New regs take effect

I was just thumbing through the new IMO news magazine, noticing some upcoming changes in taking affect after recent ratification, that may affect you at work.

One is the new North American Emission Control Area (ECA) coming into force, under amendments of Marpol. The new regulations affect…

“…emissions of sulphur oxides (SOx), nitrogen oxides (NOx) and particulate matter from ships will be subject to more stringent controls than the limits that apply globally, entered into force on 1 August 2011. The ECA will take effect 12 months after the amendments enter into force, thereby taking effect on 1 August 2012.”

Yup, North America’s ECA joins the currently established ECAs in the Baltic, and in the North Seas. An additional ECA zone in the Caribbean Sea, will take affect January 1, 2013. Better stay in compliance.

In other new regulation news, regulators keep tightening the noose around the wild wild west of seafaring, fishermen. A new set of regulation affecting training and certification of fishers will come into force Sept 29, 2012. The regulation known as STCW-F 1995 affects fishing vessel over 24 meters and stipulate for the first time, standards for crewing. Canada has ratified this convention, and for the most, I believe requirements are already established in our licensing system.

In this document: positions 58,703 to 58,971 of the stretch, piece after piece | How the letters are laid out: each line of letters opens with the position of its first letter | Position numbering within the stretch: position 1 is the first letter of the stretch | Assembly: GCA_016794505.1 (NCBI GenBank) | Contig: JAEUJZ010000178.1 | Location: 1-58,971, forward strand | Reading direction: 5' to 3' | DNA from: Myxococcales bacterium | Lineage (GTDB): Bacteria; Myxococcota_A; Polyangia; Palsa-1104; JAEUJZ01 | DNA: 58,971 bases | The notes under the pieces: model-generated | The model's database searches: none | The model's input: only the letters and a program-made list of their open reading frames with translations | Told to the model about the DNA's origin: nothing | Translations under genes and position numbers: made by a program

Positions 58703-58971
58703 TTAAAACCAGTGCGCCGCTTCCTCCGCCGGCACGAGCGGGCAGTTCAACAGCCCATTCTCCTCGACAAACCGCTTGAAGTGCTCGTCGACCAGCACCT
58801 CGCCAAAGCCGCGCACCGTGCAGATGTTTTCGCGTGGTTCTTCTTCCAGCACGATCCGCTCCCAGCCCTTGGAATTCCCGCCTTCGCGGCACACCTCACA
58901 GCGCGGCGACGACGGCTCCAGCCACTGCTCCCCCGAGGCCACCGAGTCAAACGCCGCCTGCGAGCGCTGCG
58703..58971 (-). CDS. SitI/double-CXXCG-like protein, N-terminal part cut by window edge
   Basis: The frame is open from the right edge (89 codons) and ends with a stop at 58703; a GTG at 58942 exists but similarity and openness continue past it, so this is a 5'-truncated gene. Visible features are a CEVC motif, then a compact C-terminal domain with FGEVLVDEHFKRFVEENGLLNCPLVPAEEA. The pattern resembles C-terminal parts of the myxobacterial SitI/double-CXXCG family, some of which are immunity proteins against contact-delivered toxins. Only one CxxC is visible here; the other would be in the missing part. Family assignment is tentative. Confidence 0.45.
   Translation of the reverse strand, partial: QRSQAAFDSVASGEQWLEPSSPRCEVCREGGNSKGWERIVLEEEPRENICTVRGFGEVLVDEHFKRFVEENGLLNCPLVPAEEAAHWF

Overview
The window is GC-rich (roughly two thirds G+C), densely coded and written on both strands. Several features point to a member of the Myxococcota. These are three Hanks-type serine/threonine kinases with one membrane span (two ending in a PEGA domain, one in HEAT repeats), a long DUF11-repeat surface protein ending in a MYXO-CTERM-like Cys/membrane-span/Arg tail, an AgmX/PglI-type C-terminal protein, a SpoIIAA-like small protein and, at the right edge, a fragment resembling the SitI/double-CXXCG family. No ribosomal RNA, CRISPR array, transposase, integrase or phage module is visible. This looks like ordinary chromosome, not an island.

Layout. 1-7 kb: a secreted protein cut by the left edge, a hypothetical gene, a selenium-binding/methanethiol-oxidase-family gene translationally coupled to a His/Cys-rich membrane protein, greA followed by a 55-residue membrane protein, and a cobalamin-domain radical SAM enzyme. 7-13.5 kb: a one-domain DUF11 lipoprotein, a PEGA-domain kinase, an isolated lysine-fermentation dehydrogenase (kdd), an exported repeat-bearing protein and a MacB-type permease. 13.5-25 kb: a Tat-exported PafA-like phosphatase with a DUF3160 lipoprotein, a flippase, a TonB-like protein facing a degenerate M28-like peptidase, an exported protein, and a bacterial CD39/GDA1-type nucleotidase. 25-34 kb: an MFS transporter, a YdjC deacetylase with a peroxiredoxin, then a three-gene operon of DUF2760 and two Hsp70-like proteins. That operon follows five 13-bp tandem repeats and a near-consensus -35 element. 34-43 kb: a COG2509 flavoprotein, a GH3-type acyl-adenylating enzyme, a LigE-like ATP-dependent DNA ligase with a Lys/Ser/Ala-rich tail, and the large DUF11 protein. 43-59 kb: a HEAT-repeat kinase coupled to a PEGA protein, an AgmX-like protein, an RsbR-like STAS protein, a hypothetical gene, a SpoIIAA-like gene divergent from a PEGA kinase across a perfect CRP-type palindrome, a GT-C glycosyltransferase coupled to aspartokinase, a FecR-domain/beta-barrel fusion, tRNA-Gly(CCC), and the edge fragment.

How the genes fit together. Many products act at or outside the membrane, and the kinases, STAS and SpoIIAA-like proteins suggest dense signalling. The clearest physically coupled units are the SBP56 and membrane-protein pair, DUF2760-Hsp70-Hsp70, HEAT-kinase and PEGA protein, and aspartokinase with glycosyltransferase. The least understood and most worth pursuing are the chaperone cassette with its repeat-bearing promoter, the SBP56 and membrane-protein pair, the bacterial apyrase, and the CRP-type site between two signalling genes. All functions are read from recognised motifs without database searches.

These new regulations, will try to stem the massive loss of life by fishermen, which IMO estimates at 24,000 lives annually; yes, 24,000 lives annually. That is a pretty major problem.

Having briefly worked on large fishing vessels, its no surprise this occurs to fishermen, they are a wild bunch in a very dangerous job. So quit, or redirect, your complaining when paying for that can of sockeye; the majority of the cost to the consumers, end up in the traders’ and other middle mens’ pocket, working comfortably in nice, air conditioned offices. 

This article has 1 Comment

  1. I believe I was mistaken in saying that Transport Canada was prepared for this.

    I have it from sources that TC was caught off guard by how fast STCW-F was adopted by the international community, and is now scrambling to adjust regs and requirements to meet implementation deadline.

    Bottom line, if you work on a large Canadian fishing vessel, be prepared for some upcoming changes to the way you are able to work or manage your vessel.

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